While setting up the first sheet of ice is a physical sign that things are coming together, the front office side will dictate the sort of team that eventually plays on it.

    For more insight into that process, Puck Daddy takes a look at Murray Craven, who appears to be a key part of bringing things together … even if it’s difficult to nail down a specific title.

    Presenting: Donald Trump and Hillary Clinton hockey bobbleheads

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    From the Department of Sights You Can’t Un-see: the Milwaukee Admirals are going to unleash hockey-playing bobbleheads for Donald Trump and Hillary Clinton “this fall.”

    The Nashville Predators’ AHL affiliate continues the fine tradition of headline-grabbing and all-around-odd promotions from the league.

    /Pours one out for the Bakersfield Condors and their Seinfeld “puffy” shirts.

    Feast your eyes on the rather disturbing duo:

    (The replies to that tweet aren’t too weird yet, but it would probably be wise to stay away nonetheless.)

    Naturally, there are other bobblehead options available for the two Presidential front-runners, with the Trump ones being especially entertaining.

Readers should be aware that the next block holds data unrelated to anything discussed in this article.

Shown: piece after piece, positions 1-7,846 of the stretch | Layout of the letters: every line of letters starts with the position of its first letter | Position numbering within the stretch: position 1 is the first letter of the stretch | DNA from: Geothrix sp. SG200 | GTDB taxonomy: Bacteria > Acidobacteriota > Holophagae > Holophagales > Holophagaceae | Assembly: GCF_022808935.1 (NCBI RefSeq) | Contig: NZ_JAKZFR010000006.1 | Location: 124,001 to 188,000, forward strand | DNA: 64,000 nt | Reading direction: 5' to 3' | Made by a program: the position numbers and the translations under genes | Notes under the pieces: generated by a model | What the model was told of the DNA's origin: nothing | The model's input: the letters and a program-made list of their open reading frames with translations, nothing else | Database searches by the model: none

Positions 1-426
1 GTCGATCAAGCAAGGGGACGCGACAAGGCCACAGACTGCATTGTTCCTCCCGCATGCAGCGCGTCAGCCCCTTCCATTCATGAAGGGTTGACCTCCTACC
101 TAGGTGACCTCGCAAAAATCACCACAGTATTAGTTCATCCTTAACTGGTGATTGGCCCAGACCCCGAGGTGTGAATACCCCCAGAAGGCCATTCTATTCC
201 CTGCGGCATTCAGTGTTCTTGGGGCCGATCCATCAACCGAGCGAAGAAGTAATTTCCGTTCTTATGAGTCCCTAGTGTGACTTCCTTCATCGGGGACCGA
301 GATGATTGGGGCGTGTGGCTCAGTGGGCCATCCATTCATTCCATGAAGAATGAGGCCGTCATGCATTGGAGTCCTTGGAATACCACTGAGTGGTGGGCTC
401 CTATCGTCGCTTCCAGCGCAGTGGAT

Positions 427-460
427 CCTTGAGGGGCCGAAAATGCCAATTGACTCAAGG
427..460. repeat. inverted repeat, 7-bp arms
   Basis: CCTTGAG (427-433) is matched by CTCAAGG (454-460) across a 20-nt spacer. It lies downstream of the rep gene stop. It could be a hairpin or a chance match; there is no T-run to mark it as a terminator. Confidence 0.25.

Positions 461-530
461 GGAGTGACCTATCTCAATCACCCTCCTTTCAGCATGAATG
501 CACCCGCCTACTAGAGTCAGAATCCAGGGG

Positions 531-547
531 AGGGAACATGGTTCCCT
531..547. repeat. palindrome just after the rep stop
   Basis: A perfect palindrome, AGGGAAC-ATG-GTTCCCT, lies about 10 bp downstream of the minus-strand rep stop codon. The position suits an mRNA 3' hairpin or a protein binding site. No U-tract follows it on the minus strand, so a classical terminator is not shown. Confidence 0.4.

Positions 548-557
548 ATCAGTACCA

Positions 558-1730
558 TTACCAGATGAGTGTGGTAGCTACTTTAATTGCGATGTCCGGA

As the youngest GM in NHL history, Chayka is already making waves

    BUFFALO, NY - JUNE 25: John Chayka of the Arizona Coyotes attends the 2016 NHL Draft on June 25, 2016 in Buffalo, New York.  (Photo by Bruce Bennett/Getty Images)
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    GLENDALE, Ariz. (AP) His time on the ice done, John Chayka would turn to the tape, spending up to 25 hours to break down the game just played.

    He tracked every player on the ice, every possession, touch of the puck, calculating the impact of every decision or movement on the ice.

    The attention to detail, to making himself and his teammates better, led Chayka to co-found his own hockey analytics company. Now it’s helped him become the youngest general manager in NHL history, a meteoric rise even he didn’t see coming.